When it comes to eating for weight loss, it's not just what you eat, it’s how you eat it, experts from Harvard University explain on The Conversation. The authors suggest that food processing—like cooking, blending, and mashing—affects calorie content. In every case, the more processed a food is, the more energy it releases.
This means if you eat cooked food, you’re more likely to gain weight, while people who eat raw food are more inclined to lose weight. Why? Highly processed food is more digestible; it’s softer and requires less energy from our bodies to break it down. (Keep in mind that digestibility changes and varies.) Starch becomes more resistant to digestion when it cools after being cooked so the enzymes can’t break down as easily. Stale food, like day-old cooked spaghetti, will provide you with fewer calories than a plate of spaghetti eaten straight from the stove; both technically have the same amount of calories, but very different outcomes.
To scale back on calories, stray from soft white bread in favor of rough whole-wheat varieties; reject processed cheese and reach for natural; and consume raw fruits and veggies over cooked.
Do note that some cooked or processed foods are better for you than their raw counterparts. For example, pasteurizing milk kills bacteria; cooking meat prevents salmonella and E. coli; and cooking carrots, spinach, mushrooms, and asparagus supplies our bodies with more antioxidants.
Here are seven foods that are best eaten raw.
You may love the taste of oil-roasted nuts, but the cooking process takes away some of the snack's nutritional value. Comparing roasted and raw cashews, for example, using the USDA's National Nutrient Database for Standard Reference, shows that roasting ups calories and fat, while lowering magnesium and iron.
Onions make you cry for a reason. There are sulphur compounds, along with cancer-fighting antioxidants, present within the onion’s juice, according to a Cornell University study. Eating onions raw can help protect against lung and prostate cancer. Just brush your teeth after.
One medium pepper is only about 32 calories and packs a ton of vitamin C—about 150% of your recommended daily value—which breaks down if cooked above 375°, according to research from the National Institutes of Health. Eating it raw also helps ward off atherosclerosis, which can lead to heart disease.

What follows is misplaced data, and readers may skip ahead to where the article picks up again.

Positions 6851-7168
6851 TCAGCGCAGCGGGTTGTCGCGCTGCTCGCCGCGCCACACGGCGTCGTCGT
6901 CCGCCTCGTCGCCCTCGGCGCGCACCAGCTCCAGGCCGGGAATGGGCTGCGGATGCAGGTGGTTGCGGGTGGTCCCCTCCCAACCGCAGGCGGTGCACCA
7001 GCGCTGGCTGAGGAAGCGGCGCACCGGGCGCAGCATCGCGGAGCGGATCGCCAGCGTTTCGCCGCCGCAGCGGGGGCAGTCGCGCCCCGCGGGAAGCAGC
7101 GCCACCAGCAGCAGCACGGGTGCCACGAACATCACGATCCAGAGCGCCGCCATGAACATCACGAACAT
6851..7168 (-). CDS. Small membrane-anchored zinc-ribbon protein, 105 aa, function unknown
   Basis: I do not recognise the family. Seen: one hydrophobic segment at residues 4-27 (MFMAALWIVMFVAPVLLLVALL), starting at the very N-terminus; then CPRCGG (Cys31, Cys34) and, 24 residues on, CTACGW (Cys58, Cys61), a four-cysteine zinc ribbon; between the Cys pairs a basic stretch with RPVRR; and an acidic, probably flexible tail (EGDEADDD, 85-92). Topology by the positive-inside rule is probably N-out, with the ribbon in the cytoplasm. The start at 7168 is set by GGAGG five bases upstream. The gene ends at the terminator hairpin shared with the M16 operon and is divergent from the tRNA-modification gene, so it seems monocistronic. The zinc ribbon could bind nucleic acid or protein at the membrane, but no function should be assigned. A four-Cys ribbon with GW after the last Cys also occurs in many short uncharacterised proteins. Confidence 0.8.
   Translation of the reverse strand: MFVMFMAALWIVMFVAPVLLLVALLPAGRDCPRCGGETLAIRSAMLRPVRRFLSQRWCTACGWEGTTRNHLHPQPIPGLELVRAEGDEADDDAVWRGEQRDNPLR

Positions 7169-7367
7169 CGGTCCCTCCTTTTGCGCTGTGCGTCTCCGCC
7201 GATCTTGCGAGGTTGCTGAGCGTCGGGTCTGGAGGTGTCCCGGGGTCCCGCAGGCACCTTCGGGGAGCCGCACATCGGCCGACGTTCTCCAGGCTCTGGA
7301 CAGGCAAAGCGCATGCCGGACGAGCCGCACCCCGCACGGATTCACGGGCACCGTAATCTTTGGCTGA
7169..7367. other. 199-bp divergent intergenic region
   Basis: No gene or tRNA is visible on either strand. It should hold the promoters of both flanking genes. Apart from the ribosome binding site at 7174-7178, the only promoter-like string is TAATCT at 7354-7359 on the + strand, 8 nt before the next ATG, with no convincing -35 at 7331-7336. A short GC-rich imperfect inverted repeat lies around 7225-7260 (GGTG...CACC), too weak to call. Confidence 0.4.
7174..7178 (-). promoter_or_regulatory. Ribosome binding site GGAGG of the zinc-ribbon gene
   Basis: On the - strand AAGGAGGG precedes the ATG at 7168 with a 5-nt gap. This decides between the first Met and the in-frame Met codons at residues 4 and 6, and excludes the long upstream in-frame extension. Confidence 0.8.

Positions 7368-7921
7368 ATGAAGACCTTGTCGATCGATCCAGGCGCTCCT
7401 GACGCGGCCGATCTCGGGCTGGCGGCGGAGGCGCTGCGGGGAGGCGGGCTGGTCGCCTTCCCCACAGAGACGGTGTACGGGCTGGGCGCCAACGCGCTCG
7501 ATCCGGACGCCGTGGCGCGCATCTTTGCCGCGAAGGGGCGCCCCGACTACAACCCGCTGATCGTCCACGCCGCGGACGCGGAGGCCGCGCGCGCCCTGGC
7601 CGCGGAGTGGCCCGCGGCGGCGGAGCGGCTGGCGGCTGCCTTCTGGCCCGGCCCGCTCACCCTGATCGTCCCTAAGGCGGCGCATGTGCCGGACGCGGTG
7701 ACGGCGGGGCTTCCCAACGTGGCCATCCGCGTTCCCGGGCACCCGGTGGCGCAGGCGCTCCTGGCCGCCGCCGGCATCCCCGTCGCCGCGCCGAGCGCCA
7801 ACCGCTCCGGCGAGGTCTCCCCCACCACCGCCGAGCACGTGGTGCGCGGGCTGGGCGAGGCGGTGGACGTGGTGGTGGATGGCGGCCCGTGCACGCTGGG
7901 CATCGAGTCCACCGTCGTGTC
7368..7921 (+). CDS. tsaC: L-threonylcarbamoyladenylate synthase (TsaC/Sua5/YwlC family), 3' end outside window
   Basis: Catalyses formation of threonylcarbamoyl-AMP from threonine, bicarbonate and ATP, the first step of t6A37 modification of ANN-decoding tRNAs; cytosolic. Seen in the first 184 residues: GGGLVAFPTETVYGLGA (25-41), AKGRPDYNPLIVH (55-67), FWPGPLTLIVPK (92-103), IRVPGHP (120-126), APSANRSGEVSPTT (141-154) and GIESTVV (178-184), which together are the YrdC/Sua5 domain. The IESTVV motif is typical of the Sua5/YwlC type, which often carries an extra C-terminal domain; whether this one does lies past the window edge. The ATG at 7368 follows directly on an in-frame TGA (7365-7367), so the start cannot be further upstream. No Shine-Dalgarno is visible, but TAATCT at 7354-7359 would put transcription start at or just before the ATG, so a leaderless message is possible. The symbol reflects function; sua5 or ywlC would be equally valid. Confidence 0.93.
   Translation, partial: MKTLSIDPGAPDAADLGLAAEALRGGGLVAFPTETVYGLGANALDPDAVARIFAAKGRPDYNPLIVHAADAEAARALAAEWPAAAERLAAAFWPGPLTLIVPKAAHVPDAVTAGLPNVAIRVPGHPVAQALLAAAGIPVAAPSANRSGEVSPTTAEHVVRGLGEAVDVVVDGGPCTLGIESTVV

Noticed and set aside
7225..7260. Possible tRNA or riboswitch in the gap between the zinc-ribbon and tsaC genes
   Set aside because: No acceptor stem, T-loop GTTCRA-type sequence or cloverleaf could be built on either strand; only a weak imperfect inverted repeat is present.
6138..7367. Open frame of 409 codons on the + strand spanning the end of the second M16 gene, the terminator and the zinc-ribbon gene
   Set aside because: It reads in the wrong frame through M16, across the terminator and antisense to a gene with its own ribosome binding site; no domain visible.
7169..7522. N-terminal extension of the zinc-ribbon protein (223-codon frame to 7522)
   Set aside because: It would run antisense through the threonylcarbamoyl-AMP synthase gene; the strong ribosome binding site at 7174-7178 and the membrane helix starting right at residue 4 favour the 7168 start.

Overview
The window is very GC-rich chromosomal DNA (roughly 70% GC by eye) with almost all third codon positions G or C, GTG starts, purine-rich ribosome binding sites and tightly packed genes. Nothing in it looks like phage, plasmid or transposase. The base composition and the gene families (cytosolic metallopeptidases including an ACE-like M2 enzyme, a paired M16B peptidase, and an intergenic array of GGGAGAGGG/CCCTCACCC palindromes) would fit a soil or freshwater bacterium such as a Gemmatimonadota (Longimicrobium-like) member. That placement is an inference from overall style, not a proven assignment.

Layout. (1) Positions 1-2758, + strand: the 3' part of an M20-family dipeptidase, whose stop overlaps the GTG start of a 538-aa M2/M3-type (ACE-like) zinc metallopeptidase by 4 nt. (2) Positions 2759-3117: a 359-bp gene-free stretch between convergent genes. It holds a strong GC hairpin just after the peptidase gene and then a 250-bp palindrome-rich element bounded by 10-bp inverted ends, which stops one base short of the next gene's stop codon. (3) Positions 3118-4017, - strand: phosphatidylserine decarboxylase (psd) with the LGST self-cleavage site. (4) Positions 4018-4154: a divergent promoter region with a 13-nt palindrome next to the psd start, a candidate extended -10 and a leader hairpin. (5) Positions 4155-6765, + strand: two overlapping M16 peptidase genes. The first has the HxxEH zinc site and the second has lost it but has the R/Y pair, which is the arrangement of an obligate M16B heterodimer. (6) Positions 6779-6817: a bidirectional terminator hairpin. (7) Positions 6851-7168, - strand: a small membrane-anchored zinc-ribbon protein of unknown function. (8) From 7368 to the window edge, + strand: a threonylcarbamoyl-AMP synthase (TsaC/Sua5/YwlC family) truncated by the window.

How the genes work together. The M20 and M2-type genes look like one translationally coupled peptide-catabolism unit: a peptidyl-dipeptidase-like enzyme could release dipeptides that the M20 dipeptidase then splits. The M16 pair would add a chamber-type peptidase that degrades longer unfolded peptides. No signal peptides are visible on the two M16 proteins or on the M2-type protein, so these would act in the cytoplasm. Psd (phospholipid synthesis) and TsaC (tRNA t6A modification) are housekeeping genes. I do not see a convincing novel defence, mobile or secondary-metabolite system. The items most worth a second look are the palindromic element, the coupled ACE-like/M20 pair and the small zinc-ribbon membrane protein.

Fresh seaweed is made up of about 80-90% water, according to research from the Journal of Medicinal Food. It's also one of the greatest sources of chlorophyll available. Edible algae, particularly nori, is extremely high in water-soluble vitamins and minerals, which are easily absorbed into the bloodstream; they're also a good source of iron, calcium, and iodine.
Fruit and vegetable juices from the store can be loaded with added sugars. Cut out the middleman: use fruits and veggies at home to make raw, fresh juice.
Drinking coconut water is as good, if not better, than sports drinks, according to research from the Southeast Asian Journal of Tropical Medicine and Public Health. That’s because coconuts are one of the most naturally hydrating foods and have high levels of electrolytes. You don’t get these hydrating benefits when consuming dried coconut (especially not sweetened). Also, the American Institute for Cancer Research says coconut water is rich in sodium, potassium, and magnesium.
Blueberries have more antioxidants than any other fruit; according to research from the Journal of Agricultural and Food Chemistry, they contain healthy fiber and a multitude of health benefits thanks to high levels of polyphenols. Similarly, research from the Journal of Food Science found that processing alters polyphenol levels, meaning blueberries are better left raw.